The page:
There are more than a few Catholics, life-long Catholics, that think this solemnity celebrates the conception of Jesus, immaculately conceived. While all things Marian ultimately point to Jesus, the Immaculate Conception means that Mary from the first moment of her existence was totally free from the influence of that universal sinfulness which touches us all from the time we are born. The reason behind this belief (which is not explicitly contained in Scripture and was only infallibly defined in 1854) has been traditionally offered as only a totally sinless environment was fitting for the Son of God in his becoming a human being. True. Some have offered it was Jesus honoring his mother in fulfillment of the commandments. The Franciscan scholar John Duns Scotus was the first to offer a theological explanation which is the basis of 1854 declaration of the belief as dogma. But I like his final comment in which Scotus basically said: He is God, he could do it, and he did it.
It’s important to understand what the doctrine of the Immaculate Conception is and what it is not. Some people think the term refers to Christ’s conception in Mary’s womb without the intervention of a human father; but that is the Virgin Birth. Others think the Immaculate Conception means Mary was conceived “by the power of the Holy Spirit,” in the way Jesus was, but that, too, is incorrect. The Immaculate Conception means that Mary, whose conception was brought about the normal way, was conceived without original sin or its stain—that’s what “immaculate” means: without stain. The essence of original sin consists in the deprivation of sanctifying grace, and its stain is a corrupt nature. Mary was preserved from these defects by God’s grace; from the first instant of her existence she was in the state of sanctifying grace and was free from the corrupt nature original sin brings. Continue reading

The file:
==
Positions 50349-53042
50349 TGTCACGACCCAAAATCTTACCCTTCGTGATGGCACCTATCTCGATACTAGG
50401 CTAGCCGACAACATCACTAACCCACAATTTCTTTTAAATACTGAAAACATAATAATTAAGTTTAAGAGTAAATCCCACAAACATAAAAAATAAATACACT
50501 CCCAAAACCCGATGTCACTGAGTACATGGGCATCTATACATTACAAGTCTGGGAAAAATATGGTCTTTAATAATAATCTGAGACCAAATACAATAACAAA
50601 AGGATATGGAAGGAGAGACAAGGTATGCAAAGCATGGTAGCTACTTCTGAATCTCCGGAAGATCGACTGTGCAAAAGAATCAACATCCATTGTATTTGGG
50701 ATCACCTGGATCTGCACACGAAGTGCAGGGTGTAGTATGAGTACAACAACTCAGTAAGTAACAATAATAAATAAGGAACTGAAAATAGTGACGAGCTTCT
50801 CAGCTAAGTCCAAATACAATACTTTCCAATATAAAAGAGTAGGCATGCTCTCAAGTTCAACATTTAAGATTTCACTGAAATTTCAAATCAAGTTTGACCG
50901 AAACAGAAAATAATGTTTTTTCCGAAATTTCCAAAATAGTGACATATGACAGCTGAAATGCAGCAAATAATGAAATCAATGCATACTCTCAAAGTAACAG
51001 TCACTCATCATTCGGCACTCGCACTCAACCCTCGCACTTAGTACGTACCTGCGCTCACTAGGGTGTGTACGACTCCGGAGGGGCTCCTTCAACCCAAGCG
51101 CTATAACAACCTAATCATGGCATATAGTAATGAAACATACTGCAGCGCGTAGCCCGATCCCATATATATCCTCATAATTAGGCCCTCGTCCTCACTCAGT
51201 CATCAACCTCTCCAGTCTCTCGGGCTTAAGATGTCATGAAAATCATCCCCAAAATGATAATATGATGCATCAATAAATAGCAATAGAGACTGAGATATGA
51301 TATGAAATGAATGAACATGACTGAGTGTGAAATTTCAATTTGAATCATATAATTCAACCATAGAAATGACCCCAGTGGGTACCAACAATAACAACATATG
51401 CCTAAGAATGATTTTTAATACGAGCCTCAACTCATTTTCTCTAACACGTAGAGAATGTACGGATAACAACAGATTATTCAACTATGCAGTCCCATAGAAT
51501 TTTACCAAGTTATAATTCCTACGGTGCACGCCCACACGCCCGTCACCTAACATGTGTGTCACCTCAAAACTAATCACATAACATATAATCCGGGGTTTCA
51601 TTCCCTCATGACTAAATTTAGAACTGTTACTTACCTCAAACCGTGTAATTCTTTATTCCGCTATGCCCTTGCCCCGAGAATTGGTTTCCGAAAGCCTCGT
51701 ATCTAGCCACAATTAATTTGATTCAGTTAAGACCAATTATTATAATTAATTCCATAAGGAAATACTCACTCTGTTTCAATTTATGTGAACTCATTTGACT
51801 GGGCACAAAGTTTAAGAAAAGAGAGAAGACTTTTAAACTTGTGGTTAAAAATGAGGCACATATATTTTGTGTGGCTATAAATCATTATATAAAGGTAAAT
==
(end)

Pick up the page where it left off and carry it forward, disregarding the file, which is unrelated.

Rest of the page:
One of the interesting phenomena of my recent reassignment to St. Francis of Assisi in Triangle VA has been a rather dramatic shift in my sleep patterns. Be it attributable to winter’s approach, different sunlight in this more northern climate, getting on in years, or some as-yet-to-be-diagnosed condition – I am living out the old axiom of “early to bed, early to rise.” By 8:30 pm I am glancing at the clock, thinking whether its too early to go to bed. While I think “maybe I can write for a bit…” that never works out well. So, pull the covers up, settle in and come 3:30 am or 4:00 am life again stirs. And I find I have more energy for the creative things and early morning prayer…and its always surprising what captures my imagination.